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Hey Alexa, Who Hacked my Phone? Jeff Bezos’ Cellphone Hack’s Implications on National Cybersecurity

By Kimiya Gilani

In 2018, Amazon founder and CEO Jeff Bezos was the victim of a cyberattack that targeted his personal cell phone, an iPhone X. The attack was allegedly perpetrated by Saudi crown prince Mohammed bin Salman and occurred during WhatsApp messages between the two. This information was revealed after Bezos hired security firms to investigate the attack. The attack occurred when a link hidden with spyware was sent to Bezos’ iPhone, prompting a hack of the contents of his phone. Further, the United Nations got involved by calling for an official investigation after having independent investigators and human rights experts review the security report. The report states that information produced from their investigation suggests that the hack was done by the Crown Prince in an effort to surveil Bezos and the Washington Post’s reporting of Saudi Arabia–Bezos had bought the Washington Post back in 2013.

The rise of hacking systems such as hacking malware and commercial spyware are significant threats to security both on a national and global scale. The fact that Jeff Bezos, one of the world’s top tech billionaires, was made so easily the victim of a hack is frightening and has massive implications. Hackers are being paid enormous amounts of money to infiltrate systems as a means of surveillance, as well as a means of influence, on governmental systems. These increases in malicious spyware and cyberattacks make the United States government vulnerable to impending attacks. If a top tech tycoon is vulnerable to an attack by a foreign nation with such ease, there is no doubt that the U.S. government could also be susceptible to foreign attacks. The Fraud and Related Activity in Connection with Computers Act, 18 U.S.C. § 1030, was enacted as a cyber security law aimed at protecting federal computer systems from the threats of attack and/or fraud. Section 1030 states in relevant part that:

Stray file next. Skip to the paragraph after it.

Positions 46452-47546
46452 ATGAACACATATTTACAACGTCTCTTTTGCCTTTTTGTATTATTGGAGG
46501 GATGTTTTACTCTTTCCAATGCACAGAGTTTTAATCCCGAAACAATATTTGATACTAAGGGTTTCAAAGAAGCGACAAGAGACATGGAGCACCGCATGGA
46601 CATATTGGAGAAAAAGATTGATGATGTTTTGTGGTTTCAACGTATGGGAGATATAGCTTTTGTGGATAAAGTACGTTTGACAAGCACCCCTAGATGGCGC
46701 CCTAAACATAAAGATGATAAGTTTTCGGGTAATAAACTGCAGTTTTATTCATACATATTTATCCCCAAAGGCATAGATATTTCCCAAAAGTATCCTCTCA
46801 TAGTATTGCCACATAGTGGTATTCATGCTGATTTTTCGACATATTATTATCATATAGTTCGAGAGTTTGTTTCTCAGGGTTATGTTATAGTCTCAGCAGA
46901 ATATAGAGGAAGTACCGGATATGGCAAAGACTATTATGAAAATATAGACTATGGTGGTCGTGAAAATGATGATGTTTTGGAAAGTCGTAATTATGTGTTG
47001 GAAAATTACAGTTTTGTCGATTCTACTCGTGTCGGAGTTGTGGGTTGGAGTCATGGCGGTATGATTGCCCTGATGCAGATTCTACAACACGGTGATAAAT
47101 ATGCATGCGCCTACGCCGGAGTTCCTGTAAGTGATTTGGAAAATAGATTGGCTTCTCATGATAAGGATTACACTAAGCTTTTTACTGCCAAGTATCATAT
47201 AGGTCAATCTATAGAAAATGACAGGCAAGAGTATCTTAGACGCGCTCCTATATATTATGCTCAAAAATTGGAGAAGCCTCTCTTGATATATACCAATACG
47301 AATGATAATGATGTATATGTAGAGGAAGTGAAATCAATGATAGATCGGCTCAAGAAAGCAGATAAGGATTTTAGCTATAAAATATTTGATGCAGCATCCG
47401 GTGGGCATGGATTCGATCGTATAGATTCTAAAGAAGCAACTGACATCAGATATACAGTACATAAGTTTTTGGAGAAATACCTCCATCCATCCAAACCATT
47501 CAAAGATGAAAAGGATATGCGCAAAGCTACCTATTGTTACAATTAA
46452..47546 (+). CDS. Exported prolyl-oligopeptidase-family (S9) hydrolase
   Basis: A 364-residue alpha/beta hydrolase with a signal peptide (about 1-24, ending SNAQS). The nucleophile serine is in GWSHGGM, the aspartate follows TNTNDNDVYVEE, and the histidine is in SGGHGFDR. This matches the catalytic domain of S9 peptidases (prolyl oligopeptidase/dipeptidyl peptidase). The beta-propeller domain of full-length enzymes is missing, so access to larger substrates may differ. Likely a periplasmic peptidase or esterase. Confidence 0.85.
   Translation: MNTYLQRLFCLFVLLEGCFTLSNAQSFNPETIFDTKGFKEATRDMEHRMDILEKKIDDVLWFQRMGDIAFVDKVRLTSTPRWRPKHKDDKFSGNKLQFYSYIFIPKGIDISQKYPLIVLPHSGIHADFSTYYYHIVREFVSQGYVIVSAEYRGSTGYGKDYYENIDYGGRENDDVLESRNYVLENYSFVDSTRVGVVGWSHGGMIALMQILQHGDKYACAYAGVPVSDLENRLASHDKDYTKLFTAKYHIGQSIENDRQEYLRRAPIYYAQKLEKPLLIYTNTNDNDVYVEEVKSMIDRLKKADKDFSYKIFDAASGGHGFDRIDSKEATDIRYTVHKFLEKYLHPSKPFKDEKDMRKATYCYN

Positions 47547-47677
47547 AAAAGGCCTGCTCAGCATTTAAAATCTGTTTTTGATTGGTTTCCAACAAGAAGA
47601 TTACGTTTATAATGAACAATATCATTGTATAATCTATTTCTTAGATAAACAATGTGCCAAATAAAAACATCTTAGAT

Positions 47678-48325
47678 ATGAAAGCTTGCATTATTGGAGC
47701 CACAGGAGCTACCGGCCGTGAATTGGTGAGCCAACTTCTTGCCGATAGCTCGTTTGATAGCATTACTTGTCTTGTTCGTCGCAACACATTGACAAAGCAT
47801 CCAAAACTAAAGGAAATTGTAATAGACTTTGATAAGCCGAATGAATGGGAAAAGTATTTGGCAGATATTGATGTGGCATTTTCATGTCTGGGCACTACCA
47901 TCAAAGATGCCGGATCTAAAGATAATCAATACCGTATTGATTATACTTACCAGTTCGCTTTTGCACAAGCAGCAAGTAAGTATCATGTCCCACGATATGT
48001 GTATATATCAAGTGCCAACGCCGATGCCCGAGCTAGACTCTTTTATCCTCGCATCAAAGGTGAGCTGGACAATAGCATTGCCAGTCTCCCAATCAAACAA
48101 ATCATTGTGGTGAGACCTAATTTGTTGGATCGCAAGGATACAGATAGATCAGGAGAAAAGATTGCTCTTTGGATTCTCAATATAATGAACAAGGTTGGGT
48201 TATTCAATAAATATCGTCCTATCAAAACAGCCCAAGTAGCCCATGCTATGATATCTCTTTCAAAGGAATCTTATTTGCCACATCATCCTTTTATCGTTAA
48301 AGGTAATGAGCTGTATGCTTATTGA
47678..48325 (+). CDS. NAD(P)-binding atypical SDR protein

“Whoever having knowingly accessed a computer without authorization or exceeding authorized access, and by means of such conduct having obtained information that has been determined by the United States Government pursuant to an Executive order or statute to require protection against unauthorized disclosure for reasons of national defense or foreign relations, or any restricted data…or to the advantage of any foreign nation willfully communicates…to any person not entitled to receive it…shall be punished as provided in subsection (c) of this section.”

18 U.S. §1030(a)(1)

Though Section 1030 may seem to be relevant for domestic cyber hacking issues, there are also international implications that affect the United States’ national security. It states in part that the Federal Bureau of Investigation (FBI) has the authority to investigate crimes involving foreign counterintelligence; thus, any hack by a foreign nation is directed to the FBI under this provision. However, it is one thing to solidify an unambiguous codification; it is another to enforce it so that we can adequately protect ourselves against potential cyberattacks. With the involvement of the United Nations on this issue, the importance of protection against cyberattacks from foreign nations against other nations, and specifically upon the U.S. government, has risen astronomically. While the United States now has the means to protect itself, implementing 18 U.S.C. § 1030 in an instance of a malicious hack or attack by a foreign entity could potentially allow investigation by national and international means to protect against any future attacks on governmental systems by hostile foreign entities.


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